One of the positives at the moment is that we seem to be seeing more red squirrels about both in gardens and in the woods. I saw one in Lanthwaite Wood one morning, it was running across the undergrowth but by the time I had got my camera out it was up a tree – can you spot him?

I think one of the loveliest aspects this past week have been the hedgerows and roadside verges.

Bluebells by Nether Close

Surprise cowslips by Crabtree Beck

Jack in the hedge everywhere – this is a plant that always makes me smile

And I couldn’t leave out the hedge along the lane coming back up to Foulsyke from Crummock.

Look after yourselves


12 April Week 3 of lockdown

Today is Easter Sunday, coming to the end of the third week of lockdown.

During the past week Spring really seems to be arriving, the verges have started to take off and the Jack in the Hedge will very soon be in flower. The trees in the woods have suddenly become a lot greener and underneath there are carpets of white wood anemones. These were on the riverside path through Lanthwaite Wood.

There is still however a very surprising reminder of winter by the boathouse at Crummock, why this holly tree holds onto its berries I do not know.

The other morning I went up onto Brackenthwaite Hows, a favourite walk.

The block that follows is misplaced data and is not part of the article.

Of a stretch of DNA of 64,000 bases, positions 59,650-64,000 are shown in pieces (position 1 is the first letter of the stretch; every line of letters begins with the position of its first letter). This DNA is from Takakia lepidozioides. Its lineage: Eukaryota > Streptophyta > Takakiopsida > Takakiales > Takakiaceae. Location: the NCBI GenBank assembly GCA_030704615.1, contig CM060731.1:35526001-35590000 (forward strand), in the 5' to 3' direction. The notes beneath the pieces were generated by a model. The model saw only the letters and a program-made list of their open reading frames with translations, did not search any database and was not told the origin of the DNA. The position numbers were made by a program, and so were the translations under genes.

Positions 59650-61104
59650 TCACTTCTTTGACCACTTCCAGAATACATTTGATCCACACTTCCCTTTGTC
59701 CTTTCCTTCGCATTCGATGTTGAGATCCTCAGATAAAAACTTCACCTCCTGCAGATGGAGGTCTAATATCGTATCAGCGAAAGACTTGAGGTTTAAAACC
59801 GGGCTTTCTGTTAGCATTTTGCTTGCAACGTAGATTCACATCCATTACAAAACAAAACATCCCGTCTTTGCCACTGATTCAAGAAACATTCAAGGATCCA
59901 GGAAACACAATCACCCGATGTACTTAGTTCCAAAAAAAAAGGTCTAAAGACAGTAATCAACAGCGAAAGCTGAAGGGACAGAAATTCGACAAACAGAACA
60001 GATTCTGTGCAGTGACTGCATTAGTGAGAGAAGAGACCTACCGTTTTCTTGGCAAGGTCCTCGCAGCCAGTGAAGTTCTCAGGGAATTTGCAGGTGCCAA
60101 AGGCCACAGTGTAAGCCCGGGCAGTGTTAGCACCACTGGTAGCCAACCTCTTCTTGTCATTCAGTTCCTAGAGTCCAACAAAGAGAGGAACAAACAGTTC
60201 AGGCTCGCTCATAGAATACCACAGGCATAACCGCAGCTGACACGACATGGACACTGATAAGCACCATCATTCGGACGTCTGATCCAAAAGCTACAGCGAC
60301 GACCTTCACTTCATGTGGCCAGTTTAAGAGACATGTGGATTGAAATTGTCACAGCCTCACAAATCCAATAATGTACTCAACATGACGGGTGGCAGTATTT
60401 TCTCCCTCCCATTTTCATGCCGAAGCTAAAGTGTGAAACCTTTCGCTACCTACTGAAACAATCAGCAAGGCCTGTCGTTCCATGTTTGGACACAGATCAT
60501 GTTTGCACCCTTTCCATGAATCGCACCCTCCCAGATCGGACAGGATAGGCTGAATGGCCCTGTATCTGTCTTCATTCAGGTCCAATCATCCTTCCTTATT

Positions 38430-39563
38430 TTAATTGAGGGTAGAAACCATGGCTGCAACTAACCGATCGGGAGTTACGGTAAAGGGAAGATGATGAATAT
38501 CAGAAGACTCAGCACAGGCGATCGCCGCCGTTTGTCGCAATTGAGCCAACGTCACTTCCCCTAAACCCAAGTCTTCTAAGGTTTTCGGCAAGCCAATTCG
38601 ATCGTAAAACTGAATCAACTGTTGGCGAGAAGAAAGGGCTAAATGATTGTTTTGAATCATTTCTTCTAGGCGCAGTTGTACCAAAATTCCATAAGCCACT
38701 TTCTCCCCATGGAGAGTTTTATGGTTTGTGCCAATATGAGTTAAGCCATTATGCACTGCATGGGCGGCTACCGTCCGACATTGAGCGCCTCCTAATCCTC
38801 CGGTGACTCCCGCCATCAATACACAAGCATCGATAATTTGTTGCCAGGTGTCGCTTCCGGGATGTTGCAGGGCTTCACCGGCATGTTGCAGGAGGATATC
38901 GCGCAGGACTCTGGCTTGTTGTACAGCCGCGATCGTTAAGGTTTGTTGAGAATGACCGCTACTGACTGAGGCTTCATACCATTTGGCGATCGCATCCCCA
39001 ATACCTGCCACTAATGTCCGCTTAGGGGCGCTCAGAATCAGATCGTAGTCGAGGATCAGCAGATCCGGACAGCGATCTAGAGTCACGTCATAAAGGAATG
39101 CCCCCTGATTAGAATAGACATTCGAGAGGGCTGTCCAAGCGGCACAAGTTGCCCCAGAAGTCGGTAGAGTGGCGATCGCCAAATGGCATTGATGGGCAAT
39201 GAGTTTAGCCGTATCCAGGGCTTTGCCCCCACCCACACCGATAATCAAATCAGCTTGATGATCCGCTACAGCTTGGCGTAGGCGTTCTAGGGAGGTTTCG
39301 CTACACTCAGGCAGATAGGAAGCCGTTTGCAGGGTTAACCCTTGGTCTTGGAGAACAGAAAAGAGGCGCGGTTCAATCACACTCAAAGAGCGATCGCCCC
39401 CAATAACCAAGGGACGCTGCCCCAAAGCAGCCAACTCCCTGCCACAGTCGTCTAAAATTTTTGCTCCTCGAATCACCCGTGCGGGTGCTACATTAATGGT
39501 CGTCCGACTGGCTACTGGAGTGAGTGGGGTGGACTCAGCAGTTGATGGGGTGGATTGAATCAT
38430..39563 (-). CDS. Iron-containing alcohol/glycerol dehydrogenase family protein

The views from there are wide ranging and you can see the whole of the layout of the valley.

It was very hazy and still on Good Friday. I decided  to go out on my bike to Buttermere: it was beautiful but quite eerie.

There was no-one about apart from a few cyclists and some farm vehicles (and a police car). The sheep are the kings of the road. I could also stop on the roadside to take pictures!

I was rather pleased with this picture of the Buttermere pines.

A knock on effect from the lock down:  the chickens no longer need to be in lock down.

Take care,


Later…….. a cuckoo was in heard the woods today which is very early.

5 April Second week of lock down

All my walks at present are from the door and I think as we are more restricted we are much more aware of our surroundings. Loweswater is a quiet place at the best of times but it is noticeable how much quieter it is at the moment, probably like it was fifty years ago. The bird song however is beautiful.

There are more lambs about this week, these herdwicks are just along the lane.

I came across the 87s along the Hopebeck road.

Several of my walks are obviously down to Crummock by a variety of routes. Many of you will recognise the tree sculpture in the bay at the foot of Melbreak. It definitely does have four legs and it has been referred to as many things from an elephant (although it has now lost its trunk) to a dinosaur.

Last Thursday I decided to walk along the Melbreak side of Crummock to the promontory by Ling Crag. I thought I would try to take a similar photograph to the Abrahams’ Solitude one where the end of the promontory blocks the lake behind. I didn’t get it quite right but I quite liked the photo I took, despite the low cloud!

Sadly we are very aware of death and our own mortality at this time: Loweswater churchyard is a beautiful place to have a quiet think.

One of the graves that always makes me smile is that of Chris Todd, who as his gravestone reads ’Gathered these fells for 60 years’

Take care


Hope you like the larger pics, also if you click on one it will now enlarge – thank you Paul!